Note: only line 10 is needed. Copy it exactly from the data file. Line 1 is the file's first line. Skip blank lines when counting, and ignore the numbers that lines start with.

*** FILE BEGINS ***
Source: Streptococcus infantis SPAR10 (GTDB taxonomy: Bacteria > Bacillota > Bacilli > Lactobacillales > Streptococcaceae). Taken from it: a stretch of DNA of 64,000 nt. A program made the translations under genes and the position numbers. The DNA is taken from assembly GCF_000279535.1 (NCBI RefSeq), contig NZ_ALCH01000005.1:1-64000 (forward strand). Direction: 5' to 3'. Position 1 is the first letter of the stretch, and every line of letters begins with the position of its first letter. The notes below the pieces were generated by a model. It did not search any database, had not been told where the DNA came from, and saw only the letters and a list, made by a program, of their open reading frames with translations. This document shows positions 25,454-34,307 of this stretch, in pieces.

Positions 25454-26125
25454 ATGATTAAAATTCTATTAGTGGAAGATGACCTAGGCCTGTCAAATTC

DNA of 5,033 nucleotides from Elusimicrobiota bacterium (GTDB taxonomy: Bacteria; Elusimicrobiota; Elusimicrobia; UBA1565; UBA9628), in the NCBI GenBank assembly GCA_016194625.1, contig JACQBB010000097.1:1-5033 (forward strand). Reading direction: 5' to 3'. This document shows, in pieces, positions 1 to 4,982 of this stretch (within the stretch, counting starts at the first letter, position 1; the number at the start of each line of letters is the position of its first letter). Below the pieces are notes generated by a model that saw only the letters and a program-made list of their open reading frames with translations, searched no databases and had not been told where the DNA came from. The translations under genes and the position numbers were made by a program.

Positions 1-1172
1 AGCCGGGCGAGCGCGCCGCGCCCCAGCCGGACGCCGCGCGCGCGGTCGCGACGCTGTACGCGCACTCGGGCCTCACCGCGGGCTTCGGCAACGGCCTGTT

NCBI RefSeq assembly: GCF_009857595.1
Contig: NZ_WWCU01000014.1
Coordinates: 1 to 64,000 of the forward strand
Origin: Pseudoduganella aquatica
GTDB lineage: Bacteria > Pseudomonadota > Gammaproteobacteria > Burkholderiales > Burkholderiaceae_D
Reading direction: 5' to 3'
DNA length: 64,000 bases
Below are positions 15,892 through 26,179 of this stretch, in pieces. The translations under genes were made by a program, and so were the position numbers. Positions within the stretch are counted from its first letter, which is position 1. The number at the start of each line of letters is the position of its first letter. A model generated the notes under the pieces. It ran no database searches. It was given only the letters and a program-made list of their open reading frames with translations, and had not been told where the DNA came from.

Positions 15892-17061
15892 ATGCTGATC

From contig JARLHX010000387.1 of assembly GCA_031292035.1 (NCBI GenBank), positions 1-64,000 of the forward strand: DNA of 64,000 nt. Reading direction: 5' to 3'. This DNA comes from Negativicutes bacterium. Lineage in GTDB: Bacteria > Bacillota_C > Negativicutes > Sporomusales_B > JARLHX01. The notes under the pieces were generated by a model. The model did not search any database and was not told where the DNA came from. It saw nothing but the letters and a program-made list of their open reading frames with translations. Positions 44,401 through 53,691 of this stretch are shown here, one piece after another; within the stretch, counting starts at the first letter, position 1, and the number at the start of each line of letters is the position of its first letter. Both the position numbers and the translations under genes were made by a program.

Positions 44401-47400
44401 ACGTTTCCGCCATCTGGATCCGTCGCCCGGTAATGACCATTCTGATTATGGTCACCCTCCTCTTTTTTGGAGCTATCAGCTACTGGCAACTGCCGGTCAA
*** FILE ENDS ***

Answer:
Origin: Pseudoduganella aquatica